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Hotel Pavilion


Belgrade’s Hotel Pavilion is more than just a stylish addition to the increasingly impressive hospitality options in Serbia’s capital. It also represents a stand against the less admirable aspects of the city’s recent – and rapid – development. Not only have cookie-cutter concrete blocks colonised the banks of the Sava and Danube rivers but the demolition of elegant downtown villas is threatening to change the character of some of Belgrade’s oldest neighbourhoods. Ivan Jugovic is determined that this should not happen in Dorcol, the district at the heart of the Old Town. Veteran nightclub operator Jugovic spotted an opportunity to create a place of rest and play. The building on Dobracina Street, just down the hill from the National Theatre, originally served as a the residence of architects Branislav and Danica Kojic, before becoming the Iranian embassy. Now it has 14 guest rooms as well as a bar, restaurant and courtyard garden. The “cherry on top”, as Jugovic puts it, is the ever-changing selection of contemporary art. The owner is keen to position Pavilion as a social club for locals, as well as accommodation. “In the morning you could read a book here. At lunch, take your business to another level,” he tells Monocle. “After that, you don’t know how it will end.”

Blueberry Nights


The short journey from a busy Tbilisi street, through the restaurant named Lolita and then into the calm of this hotel’s airy lobby feels like a fast-paced, three-act play in itself. This is precisely the thrill that photographer, film-maker and now hotelier Sandro Takaishvili was hoping for when opening his 16-key, cinema-inspired hotel. “Even the name comes from a Wong Kar-wai movie,” Sandro, also a sometime DJ and architect, tells Monocle. Deep blue carpets and spotlights hark back to cinemas of old, while low wooden beds, walnut dividers and Noguchi light sculptures hint at the founder’s love of Japanese film. Together with founding partner Gogla Tsaagareli, Sandro added large cinema screens, vinyls and books to every room. “It’s not just about making something different for Georgia but a hotel that feels unlike anything else that guests have seen before.”

Hotel das Amoreiras


On a leafy plaza that shares its name, Hotel das Amoreiras is a cosy property in the heart of Lisbon, just steps from the Aqueduto das Águas Livres. The hotel is a fusion of two upmarket townhouses that were renovated to carve out 19 guest rooms and a bar, with a courtyard that doubles as a space for an alfresco breakfast. One of its co-owners, Pedro Oliveira, left behind a job in private banking to pursue a degree in hospitality and designed the project from the ground up. Its interiors are full of muted hues in beige, sand and forest green, with splashes of Portuguese marble in the bathrooms.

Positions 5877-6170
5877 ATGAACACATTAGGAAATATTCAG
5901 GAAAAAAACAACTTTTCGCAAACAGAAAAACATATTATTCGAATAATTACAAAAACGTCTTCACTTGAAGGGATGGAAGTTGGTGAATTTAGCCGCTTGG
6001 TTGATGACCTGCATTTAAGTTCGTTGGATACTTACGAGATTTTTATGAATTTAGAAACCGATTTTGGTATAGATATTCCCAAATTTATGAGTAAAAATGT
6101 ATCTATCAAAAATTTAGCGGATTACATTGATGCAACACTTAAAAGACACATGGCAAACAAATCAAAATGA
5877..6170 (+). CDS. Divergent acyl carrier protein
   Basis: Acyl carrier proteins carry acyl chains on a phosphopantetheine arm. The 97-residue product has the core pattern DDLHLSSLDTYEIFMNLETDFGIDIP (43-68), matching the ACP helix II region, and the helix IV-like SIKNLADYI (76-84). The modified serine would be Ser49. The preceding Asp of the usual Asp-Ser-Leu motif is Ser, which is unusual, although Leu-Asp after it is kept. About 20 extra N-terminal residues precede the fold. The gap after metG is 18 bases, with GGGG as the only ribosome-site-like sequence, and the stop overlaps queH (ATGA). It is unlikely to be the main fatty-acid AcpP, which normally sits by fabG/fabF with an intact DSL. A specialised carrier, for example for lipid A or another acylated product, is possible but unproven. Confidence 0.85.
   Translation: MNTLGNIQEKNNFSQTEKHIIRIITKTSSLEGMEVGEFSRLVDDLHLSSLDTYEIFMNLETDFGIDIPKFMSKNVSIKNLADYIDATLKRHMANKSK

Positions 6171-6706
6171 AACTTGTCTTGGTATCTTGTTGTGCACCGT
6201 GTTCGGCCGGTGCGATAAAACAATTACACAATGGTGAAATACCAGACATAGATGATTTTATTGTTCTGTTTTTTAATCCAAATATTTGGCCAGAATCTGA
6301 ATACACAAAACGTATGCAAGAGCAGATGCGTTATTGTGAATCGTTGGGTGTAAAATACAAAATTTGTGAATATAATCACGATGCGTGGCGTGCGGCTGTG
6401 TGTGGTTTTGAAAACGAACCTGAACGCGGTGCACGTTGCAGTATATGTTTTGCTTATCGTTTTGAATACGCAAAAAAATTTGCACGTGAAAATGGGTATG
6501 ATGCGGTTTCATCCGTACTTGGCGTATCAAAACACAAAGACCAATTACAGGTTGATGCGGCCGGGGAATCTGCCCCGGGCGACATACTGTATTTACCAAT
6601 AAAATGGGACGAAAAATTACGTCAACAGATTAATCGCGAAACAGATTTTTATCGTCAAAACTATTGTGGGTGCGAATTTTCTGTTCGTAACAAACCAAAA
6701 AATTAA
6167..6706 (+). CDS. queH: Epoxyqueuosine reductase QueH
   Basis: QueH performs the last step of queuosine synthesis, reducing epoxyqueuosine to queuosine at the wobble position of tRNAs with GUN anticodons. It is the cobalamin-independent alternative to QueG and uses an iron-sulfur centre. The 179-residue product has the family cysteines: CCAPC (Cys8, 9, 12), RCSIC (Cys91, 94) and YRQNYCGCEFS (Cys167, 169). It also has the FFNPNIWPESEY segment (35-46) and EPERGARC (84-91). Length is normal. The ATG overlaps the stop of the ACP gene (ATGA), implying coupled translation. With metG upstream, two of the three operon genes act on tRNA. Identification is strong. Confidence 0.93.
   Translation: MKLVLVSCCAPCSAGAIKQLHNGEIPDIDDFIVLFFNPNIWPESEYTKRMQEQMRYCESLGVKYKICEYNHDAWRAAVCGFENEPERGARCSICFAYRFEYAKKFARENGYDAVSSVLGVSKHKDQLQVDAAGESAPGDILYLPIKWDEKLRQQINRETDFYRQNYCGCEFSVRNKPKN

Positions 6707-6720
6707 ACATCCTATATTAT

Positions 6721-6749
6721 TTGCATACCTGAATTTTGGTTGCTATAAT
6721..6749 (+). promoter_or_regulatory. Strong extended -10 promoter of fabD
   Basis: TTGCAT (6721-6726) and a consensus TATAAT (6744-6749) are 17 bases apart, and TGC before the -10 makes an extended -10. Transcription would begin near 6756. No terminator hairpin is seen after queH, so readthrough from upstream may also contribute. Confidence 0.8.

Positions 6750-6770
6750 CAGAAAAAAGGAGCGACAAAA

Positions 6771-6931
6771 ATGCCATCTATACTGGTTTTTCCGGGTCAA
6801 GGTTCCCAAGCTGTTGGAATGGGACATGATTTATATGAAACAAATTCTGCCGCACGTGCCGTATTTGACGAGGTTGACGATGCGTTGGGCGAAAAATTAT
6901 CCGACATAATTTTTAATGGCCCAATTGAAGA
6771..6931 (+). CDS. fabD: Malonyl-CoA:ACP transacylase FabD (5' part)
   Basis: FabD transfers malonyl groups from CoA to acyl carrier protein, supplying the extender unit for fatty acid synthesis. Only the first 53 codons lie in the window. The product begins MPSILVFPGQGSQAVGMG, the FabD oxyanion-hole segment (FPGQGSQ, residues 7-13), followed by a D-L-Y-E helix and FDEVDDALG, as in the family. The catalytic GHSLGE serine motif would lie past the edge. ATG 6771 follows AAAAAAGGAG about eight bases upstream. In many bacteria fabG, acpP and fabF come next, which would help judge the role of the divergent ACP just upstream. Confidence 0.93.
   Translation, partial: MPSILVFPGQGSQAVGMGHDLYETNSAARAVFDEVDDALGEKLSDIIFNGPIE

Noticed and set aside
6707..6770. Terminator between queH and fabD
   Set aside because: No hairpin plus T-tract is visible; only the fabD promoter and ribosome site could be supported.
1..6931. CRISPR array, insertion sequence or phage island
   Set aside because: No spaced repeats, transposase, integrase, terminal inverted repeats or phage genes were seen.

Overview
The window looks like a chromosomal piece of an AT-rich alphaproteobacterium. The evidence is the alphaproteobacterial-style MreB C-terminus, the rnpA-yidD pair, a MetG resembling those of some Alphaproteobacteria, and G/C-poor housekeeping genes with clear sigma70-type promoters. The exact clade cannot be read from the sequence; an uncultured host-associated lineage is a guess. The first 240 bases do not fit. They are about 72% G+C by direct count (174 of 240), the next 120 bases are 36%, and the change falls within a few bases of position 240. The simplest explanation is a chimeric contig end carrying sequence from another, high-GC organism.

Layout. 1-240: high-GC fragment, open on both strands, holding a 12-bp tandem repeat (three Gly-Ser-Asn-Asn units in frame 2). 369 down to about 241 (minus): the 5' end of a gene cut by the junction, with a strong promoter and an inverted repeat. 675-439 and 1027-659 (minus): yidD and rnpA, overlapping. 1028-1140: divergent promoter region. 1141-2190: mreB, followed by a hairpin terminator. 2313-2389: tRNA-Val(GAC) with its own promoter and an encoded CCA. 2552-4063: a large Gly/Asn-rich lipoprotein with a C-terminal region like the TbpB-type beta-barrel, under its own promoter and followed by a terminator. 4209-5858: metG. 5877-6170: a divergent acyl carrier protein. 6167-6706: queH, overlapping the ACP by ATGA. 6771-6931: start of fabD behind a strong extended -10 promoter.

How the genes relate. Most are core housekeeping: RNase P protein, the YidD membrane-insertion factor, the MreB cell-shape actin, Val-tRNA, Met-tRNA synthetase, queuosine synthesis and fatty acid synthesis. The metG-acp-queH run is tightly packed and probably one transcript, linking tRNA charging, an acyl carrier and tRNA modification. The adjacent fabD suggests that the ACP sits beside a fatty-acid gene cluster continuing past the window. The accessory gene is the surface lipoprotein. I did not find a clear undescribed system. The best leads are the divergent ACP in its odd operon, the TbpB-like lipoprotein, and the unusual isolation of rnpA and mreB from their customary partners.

Maana Kiyomizu


Kyoto’s remaining traditional wooden machiya (townhouses), which survived earthquakes, fire and the rise of glass and concrete in postwar Japan, are now facing an existential threat: foreign investors. “Machiya are being torn down every day, even though they’re listed,” says Hana Tsukamoto, creative director of Maana Homes. With Irene Chang, Tsukamoto began to buy and convert them into guesthouses. Their latest is Maana Kiyomizu, a boutique hotel with three suites that fuse Japanese craftsmanship with Danish design. A kissa (café) serves seasonal cuisine and the craft shop doubles as a workshop to learn kintsugi, the art of repairing tableware. “Kyoto is more than just pretty gardens and temples,” says Chang. “It’s a humbling way of living that we are trying to convey.”

Emporio Fasano

São Paulo

In the past year, Brazil’s Grupo Fasano opened its first New York hotel and restaurant but it also launched a €2.66m project on home turf in partnership with property company JHSF. Fasano’s latest is a food-and-wine shop in São Paulo that’s piled high with essentials, from cheese to fruit and vegetables. “I’m proud of finally making this dream come true,” owner Gero Fasano tells Monocle as we tour the three-storey building, designed by Estúdio Obra Prima’s Carolina Proto. The space contains a bakery, 6,000 wine bottles from 720 vineyards and a café with a balcony. Ana Joma Fasano, Gero’s wife, is in charge of the homeware, which ranges from furniture to pyjamas. Gero’s favourite product from the aisles? “I love that we are making mozzarella in-house,” he says.



As part of her mission to encourage shoppers to buy fewer but better items, fashion-industry veteran Caroline Morrison transformed a near-dilapidated pharmacy building in Paris’s vibrant 11th arrondissement into Landline, a general supply shop stocking homeware, paper goods, stationery, French linen, cashmere blankets and wooden toys. “I grew up with hippy parents in San Francisco and everything that we consumed was natural and sustainable: food, the products we used and the cleaning supplies,” says Morrison. “That was our normal way of life. After working in fashion and seeing the industry’s darker sides of overproduction and waste, I realised that this wasn’t the case for most people.”

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